Maytech 100a VESC overheating


I’ve made a bolt on efoil with a 6374 motor, 12s battery and 100A maytech VESC.

I’ve cut a hole through my box and sealed the heatsink from the vesc to the outside to allow the cool outside air to run over it.

After around 10 minutes of cruising (only drawing 16-20A) the vesc overheats to 80 degrees and I’ve got to briefly sink the board to cool the heatsink underwater and I’m good to go again.

I would’ve thought this vesc would’ve run cooler especially with only drawing no more than 20A? Is a larger heatsink my only solution?

What’s the motor current (it’s not 20A)?

It could be some root cause like too big prop and poorly controlled motor apart from ESC being to weak.

Is there a way to view motor current? At the moment I’ve only got battery current to go off from the maytech remote. Unsure if the vesc keeps a log?

Best would be a bluetooth module and VESC app on phone. There you can see all parameters.
Battery current and motor current can be very different, at 20% duty cycle, when your motor draws 100A, battery will only see 20A (roughly). That would mean your prop is too big for the motor/voltage combo.

The motor has max power of 3200w (supposedly) so would have thought max possible current would be around 70A on 12s? That’s only at around 60% power as well, cruising at 18kmph. I can hit around 28kmph at 100% with a lot more battery current.

Thats what the motor is rated to. But that does not mean, that it will automatically limit to that.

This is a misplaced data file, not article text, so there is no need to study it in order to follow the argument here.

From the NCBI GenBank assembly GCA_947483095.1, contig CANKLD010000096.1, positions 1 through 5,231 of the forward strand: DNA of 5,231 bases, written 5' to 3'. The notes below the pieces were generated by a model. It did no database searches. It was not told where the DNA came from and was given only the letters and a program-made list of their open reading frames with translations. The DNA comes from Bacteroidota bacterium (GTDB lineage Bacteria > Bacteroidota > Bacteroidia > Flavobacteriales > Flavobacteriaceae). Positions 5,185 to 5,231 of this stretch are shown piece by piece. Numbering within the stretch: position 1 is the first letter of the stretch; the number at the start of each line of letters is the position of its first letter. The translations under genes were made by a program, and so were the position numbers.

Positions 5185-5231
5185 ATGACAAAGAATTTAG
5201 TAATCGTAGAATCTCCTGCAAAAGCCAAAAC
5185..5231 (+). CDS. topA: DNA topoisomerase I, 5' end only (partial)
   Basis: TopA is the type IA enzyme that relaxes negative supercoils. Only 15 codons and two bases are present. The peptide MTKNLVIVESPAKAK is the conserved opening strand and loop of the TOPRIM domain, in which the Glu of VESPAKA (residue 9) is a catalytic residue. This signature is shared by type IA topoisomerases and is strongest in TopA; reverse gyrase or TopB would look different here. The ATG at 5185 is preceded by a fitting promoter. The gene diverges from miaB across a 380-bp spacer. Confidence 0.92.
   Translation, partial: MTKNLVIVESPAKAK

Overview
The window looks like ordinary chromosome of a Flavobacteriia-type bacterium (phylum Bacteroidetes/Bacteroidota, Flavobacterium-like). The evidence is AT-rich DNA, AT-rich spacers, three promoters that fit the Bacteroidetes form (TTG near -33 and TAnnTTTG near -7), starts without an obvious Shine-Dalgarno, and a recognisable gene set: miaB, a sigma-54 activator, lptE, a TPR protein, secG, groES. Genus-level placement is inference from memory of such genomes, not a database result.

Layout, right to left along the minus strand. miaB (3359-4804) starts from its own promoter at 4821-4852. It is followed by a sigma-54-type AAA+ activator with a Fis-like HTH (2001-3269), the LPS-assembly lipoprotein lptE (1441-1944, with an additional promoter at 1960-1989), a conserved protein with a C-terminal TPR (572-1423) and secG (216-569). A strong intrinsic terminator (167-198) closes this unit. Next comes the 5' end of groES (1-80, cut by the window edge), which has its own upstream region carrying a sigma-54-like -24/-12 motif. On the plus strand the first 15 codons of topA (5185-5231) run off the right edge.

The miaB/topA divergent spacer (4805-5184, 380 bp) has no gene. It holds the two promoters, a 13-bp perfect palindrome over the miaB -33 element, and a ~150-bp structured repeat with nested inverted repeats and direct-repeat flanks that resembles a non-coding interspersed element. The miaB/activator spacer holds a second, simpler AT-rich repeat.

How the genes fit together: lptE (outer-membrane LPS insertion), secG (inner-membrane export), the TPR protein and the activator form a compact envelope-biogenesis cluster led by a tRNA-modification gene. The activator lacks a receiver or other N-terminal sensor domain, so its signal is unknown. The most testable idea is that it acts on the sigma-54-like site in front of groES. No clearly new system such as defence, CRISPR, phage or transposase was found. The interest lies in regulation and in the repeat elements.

If you prop is too big, it will draw so much current, that the “motor current limit” in the VESC will be reached. At that point, the VESC will simply limit the dutycycle to whatever value needed to keep the current below said maxiumum, therefore limiting the motor voltage (motor voltage = battery voltage * duty cycle (roughly). And as power = voltage * current, the power will also be limited.
If this is the case, the solution is to make the propeller smaller, so the current limit is reached later.

Think of it the other way:
The torque produced is proportional to motor current. If motor current is limited, also torque is limited. Lets say your prop is too big, needing a lot of torque to spin, therefore not coming up to speed.
Power = 2 * PI * torque * RPM
If the RPM are low and the torque is limited to some value, the mechanical output power will also be low.
Make the propeller smaller, then the max torque will be reached at higher RPM, so also mech. power will be grater (and the whole system much more efficient)

In order to estimate needed pitch of the propeller, you can use this tool: Propeller-Rechner
If you have the 190kV motor, you can reach up to 8000rpm at full duty. If you want to drive at 22kmh, you only need 2" of pitch on that propeller.
With a common 5" or 6" propeller you will overload the motor / VESC

To add to this, see below for a typical efficiency curve of a BLDC motor.
As you can see, the motor is most efficient at rather low torque, high rpm.
So again, if the prop is too big causing too much torque, efficiency will be low.
(X-Axis is torque)

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What about a pad - like a dish sponge - under the head sink, it should give a bit more thermal mass to the heat sink as it will have to heat that volume of water as well.

Thanks for your explanation! I’ve ordered a bluetooth module that will hopefully be here soon. Today I limited the motor current to 50 amps in my vesc. I only just couldn’t get up on foil. I went up to 70 amps and could foil easily. I foil happily at 60% duty and reached 70 amps finally when I started to push it and got a bit of speed up around 75% duty.

Will my best bet be to change to current control with a 70amp max?

@Strongarm good idea! I thought about another heatsink but that may work quite well. Will try tomorrow and report back.